So there I was on Facebook, ranting about how Ms. User Error and the Mac collaborated to disappear the current version of a chapter in draft. The ensuing comments elicited a conversation with one of the group members who reminisced about the bygone joys of writing with a fountain pen.
Entertained, I wondered what became of my old fountain pens, long since relegated to hiding places where they would be saved for posterity. For “saved,” read “lost”… 🙂
Well, after a little shoofing around, what should I find but this lovely old Waterman pen, purchased lo! these many years ago. And I even found a bottle of ink that was still liquid. And two bottles of ink whose contents had petrified.
It really is a lovely pen: smooth writing and elegant.
There’s something to be said for drafting fiction longhand (and, I suppose, for drafting nonfiction with actual ink). The computer has melded itself into my fingers, and as a result, it’s difficult for me to write with a pen anymore. I type as fast as most people can speak — not well, but it gets the words down. And I spend so many hours of my days at the computer, I hardly ever practice real physical writing at all.
Writing with a pen forces you to slow down and think about what you’re putting in front of the reader. It also brings to your attention — startlingly, in my case — how much you revise as you’re writing. A page of handwritten copy hereabouts is a page of cross-outs, re-cross-outs, crossed-out cross-outs, paragraphs circled and pointed with inked arrows to new places in the narrative, question marks, misspellings, doodles in the margins…on and on. A word processor allows you to fix all those things as you go along, so that by the time you reach the end of the document, you don’t even remember all the changes you made in the process of writing.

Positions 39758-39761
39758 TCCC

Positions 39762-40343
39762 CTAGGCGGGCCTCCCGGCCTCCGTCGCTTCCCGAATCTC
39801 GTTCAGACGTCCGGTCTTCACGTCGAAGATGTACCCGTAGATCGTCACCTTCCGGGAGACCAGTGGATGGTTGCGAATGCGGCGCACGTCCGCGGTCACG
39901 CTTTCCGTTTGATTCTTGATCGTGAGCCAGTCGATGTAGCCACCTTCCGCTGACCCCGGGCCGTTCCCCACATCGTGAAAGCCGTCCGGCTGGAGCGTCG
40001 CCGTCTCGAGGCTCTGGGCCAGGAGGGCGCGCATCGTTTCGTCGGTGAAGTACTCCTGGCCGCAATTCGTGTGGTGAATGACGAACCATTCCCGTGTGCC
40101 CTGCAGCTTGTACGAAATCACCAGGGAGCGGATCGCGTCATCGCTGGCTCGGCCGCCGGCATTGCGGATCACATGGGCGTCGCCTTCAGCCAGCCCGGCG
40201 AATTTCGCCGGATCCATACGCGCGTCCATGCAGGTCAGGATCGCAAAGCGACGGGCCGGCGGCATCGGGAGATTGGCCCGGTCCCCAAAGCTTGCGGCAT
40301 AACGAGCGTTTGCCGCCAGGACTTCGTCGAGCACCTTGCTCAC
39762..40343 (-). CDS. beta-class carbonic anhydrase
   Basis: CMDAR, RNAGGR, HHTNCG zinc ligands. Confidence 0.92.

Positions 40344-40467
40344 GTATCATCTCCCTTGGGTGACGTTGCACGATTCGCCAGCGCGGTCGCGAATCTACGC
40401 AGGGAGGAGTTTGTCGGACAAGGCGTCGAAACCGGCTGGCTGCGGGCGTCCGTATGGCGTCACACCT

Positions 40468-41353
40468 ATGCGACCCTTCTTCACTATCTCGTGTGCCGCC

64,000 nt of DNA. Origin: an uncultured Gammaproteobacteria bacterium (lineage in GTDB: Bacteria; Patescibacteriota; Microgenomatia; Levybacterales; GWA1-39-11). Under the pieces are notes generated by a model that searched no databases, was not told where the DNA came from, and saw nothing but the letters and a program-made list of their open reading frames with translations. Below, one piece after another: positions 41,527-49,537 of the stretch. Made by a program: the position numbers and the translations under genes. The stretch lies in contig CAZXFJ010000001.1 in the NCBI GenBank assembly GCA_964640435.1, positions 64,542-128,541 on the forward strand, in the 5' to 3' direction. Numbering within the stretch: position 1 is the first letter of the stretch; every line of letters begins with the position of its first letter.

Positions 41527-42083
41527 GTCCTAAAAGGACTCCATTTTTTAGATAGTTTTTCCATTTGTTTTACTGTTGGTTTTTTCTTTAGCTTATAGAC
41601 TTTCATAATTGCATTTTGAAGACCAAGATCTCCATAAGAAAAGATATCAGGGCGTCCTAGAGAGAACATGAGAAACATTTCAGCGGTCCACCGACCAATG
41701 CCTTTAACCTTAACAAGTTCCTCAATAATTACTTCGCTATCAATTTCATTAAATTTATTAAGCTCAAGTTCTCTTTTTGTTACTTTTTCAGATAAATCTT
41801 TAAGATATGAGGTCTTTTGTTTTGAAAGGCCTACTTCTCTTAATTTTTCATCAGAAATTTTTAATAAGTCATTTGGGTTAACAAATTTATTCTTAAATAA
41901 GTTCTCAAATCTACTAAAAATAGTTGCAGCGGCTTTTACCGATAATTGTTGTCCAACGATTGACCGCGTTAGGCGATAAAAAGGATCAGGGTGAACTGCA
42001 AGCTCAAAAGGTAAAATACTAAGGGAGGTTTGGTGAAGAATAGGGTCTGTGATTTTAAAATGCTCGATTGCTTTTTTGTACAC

Back in the day, when I first started life as a journalist, we still used typewriters. It was several years before personal computers came into our lives.
I hate typewriters. Did then, do now. We were expected to compose our stories at the typewriter, but I found I simply could not manage that. Reason: my neurotic perfectionism. I make a lot of mistakes when I type. Even on the word processor, where I type a lot better, my copy is full of typos and bêtises. Under the best of conditions, it takes several drafts and endless proofreading for me to get a piece of copy right.
It was so frustrating to have to pull out and discard a whole sheet of paper for ONE STUPID MISTAKE, for ONE slip of the finger, that every error would distract from my train of thought — to the extent that it was impossible to think through and compose a paragraph, to say nothing of a 1,000- to 2,500-word story.
So I would draft my assignments in longhand (unbeknownst to my editors) and then transcribe the result into typescript. This was far more efficient and even faster (believe it or not) than wrestling with error after error on the typewriter.
Hence, an appreciation for writing instruments.
And few writing instruments surpass a good fountain pen. Even a cheap fountain pen vastly improves over a ball-point or roller-ball pen. I used to use those Shaeffer cartridge pens — remember those? Found a few of them in the hiding place, but as it develops the things were part of a calligraphy set…fun, but not much use for trying to write 80,000 words of fiction.
But this Waterman…ahhh. What fun to write a scene in actual ink, on actual paper!